Updated: Oct 24, 2020
I first discovered the game Evolution as a low-budget Russian game designed by Dmitry Knorre and Sergey Machin and published 10 years ago by Rightgames. It was a little rough round the edges but I was taken with the idea of using cards to represent the evolution of species and the competition between them for food. I loved the game even more when Dominic Crapuchettes added his take on the original design in the edition published by North Star Games in 2014. The North Star edition boasted great art and high production values, and helped to make Evolution a modern classic.
Since then, the game has had several tweaks and expansions, along with a new standalone edition, Evolution: Climate, which was published in 2016. You need then to think of Oceans as the latest instalment in the evolution of Evolution. It's designed by Dominic Crapuchettes, Ben Goldman, Nick Bentley and Brian O'Neill and it's sure to bring out your inner David Attenborough.
In this standalone game, you'll be evolving aquatic creatures. Each turn, you'll add a card either to add a trait to one of your existing species or to start off a new species. One of your species will feed and all will age (the population will be reduced and the tokens that are removed are added to your scoring pile). You'll need to keep a constant watchful eye on the traits of your opponents' species because some species will be predators that feed on others rather than on the general food supply in the reef; so you'll maybe look to develop traits that make you a target that is harder to digest. And even species that feed from the reef will be in competition as the food supply runs down... As in Evolution, position relative to other species is important: certain traits directly affect or are influenced by the species (your own or an opponent's) immediately to the left or right.
The sea is divided into different zones. Non-predator species mostly take food from the reef so players will need to migrate fodder from other zones to the reef as supplies are depleted. This is done by using cards for their secondary ability instead of using them as traits. When the first Ocean zone is empty, it triggers the Cambrian explosion. This mirrors the evolutionary event 540 million years ago that accelerated evolution and resulted in a dramatic increase in animal diversity. In game terms, it doubles the number of cards played each turn and the rate at which species 'age'. It also allows players to utilise deepwater cards. These are much more powerful than the shallow water cards that everyone starts off with. After the Cambrian Explosion has been triggered, they can be added as traits, albeit that you have to pay their extra cost by sacrificing tokens you've previously taken to score... To add variety to every game, scenario cards are randomly allocated to two of the ocean zones. These are rule changing events that become active when their ocean zones are empty. You may find yourself using a card for its migration effect with the deliberate aim of switching one of the scenario cards on or off...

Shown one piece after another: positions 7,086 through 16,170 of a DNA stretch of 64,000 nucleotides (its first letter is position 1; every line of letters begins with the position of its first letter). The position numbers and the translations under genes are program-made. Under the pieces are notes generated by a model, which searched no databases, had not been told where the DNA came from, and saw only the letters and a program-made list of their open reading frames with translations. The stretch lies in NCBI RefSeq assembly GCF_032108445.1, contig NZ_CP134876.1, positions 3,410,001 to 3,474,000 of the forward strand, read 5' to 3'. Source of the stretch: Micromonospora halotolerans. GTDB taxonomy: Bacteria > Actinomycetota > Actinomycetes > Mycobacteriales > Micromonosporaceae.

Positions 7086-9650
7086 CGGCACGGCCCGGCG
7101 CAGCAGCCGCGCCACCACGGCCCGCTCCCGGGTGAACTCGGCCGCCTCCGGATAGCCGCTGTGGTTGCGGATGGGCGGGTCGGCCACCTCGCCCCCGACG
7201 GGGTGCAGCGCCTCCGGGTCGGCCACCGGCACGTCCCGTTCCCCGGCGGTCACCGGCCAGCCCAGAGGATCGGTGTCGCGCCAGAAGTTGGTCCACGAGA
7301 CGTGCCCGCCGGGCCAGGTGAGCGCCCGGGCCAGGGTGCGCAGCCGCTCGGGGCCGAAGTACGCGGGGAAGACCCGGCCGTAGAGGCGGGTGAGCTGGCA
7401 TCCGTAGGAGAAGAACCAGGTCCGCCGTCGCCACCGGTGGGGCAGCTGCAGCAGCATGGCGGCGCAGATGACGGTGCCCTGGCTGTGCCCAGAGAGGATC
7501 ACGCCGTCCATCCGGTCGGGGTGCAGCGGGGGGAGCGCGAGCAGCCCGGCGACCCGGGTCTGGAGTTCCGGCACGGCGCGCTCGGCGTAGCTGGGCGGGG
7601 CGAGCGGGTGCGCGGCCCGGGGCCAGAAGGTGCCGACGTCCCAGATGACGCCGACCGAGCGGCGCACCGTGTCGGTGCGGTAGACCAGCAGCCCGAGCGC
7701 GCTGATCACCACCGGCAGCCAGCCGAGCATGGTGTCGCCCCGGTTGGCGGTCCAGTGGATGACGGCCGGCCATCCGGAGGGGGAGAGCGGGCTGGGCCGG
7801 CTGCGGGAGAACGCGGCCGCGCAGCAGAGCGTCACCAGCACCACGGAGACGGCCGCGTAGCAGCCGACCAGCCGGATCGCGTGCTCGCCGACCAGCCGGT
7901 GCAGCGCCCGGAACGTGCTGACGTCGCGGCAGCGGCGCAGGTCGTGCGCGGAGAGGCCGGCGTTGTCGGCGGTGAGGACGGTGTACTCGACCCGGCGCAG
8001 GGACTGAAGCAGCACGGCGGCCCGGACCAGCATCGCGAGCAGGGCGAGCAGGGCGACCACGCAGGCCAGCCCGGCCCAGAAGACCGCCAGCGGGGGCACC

As we've come to expect, the art in this game is fantastic. Guillaume Ducos and Catherine Hamilton have created glorious illustrations, and every card in the deep water deck has unique art. North Star have knocked the ball out of the park with the production of Oceans, tho' the small screens designed to hide your scoring tokens from public view are a little skimpy: we miss the bags for tokens that we had in Evolution.
Oceans has a charm of its own. You need to think of it not as a reskin of Evolution but as a sister game with its own very distinct characteristic and feel: it's certainly not just more of the same. The game is not hard to learn but there's nonetheless ample scope for strategy. Your species will be severely penalised for overpopulation, so you need to ensure a certain equilibrium. The species that are all in play will constantly be in interaction with each other, so when I add a trait to one of my species, it may well have a knock-on effect on the entire ecosystem. If it weren't off-theme, you could describe this as the butterfly effect. Just don't expect Oceans to be a genteel swim. It may not have Evolution in the title but it's still a 'take that' game predicated on the survival of the fittest.
(Review by Selwyn Ward)